Federal law precludes job discrimination due to ethnic or racial identity and a host of other factors, but they do not include sexual orientation or gender identity.

States also have employment anti-discrimination laws, but there is a wide mix of the degrees of protection they offer and more than half do not bar discrimination based on sexual orientation. Pennsylvania, for example, formally bans discrimination based on sexual orientation or gender identity only in public employment.

The vast disparities in protection mandate a comprehensive federal law, just like those that uniformly bar discrimination based on race.

Tuesday, the Senate Health, Education, Labor and Pensions approved such a law, the Employment Non-Discrimination Act, by a bipartisan 15-7 vote. It would proscribe discrimination against gay and transgender employees, exactly as other federal law proscribes discrimination based on race, sex, religion or ethnicity.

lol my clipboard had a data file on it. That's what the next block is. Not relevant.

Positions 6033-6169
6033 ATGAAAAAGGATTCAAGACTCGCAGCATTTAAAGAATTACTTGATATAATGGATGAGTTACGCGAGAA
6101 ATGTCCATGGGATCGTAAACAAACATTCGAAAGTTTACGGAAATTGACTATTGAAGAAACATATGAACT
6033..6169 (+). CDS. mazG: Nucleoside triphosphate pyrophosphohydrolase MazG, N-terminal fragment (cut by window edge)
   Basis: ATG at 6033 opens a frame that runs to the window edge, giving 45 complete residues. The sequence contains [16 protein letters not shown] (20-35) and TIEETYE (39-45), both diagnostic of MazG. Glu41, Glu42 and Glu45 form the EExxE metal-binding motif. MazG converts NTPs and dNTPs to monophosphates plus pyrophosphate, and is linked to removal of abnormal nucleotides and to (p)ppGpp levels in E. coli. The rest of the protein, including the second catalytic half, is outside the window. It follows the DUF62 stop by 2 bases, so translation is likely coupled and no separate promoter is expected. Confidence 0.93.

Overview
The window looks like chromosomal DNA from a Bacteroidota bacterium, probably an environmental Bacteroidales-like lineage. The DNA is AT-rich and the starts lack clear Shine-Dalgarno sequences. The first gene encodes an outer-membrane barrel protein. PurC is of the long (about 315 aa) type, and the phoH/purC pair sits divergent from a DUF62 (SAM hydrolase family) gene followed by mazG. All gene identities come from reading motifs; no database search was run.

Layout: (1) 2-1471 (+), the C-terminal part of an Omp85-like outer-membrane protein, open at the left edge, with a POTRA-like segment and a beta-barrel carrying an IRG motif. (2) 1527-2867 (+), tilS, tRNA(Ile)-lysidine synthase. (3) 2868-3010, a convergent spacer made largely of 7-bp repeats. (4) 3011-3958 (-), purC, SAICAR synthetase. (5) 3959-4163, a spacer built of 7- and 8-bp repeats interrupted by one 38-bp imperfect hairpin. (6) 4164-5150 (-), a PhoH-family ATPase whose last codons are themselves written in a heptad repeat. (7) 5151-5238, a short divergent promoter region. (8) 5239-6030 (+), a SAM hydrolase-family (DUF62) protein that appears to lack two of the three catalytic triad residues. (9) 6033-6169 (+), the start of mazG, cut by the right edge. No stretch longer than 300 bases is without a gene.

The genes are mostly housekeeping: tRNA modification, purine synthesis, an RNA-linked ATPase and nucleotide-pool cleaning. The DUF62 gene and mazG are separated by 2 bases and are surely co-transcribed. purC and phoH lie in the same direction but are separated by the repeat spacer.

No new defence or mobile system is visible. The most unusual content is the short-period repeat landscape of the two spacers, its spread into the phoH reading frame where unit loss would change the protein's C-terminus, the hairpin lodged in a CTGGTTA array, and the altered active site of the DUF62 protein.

"Employees should be judged on their skills and abilities in the workplace, and not on their sexual orientation or gender identity," said Sen. Bob Casey, a cosponsor.

Many companies, including at least 440 of the Fortune 500, already have such anti-discrimination policies. And federal agencies have attempted administratively to use existing civil rights laws to cover anti-gay workplace discrimination.

But ENDA is the best way to ensure that the protections are uniform. Congress should pass it.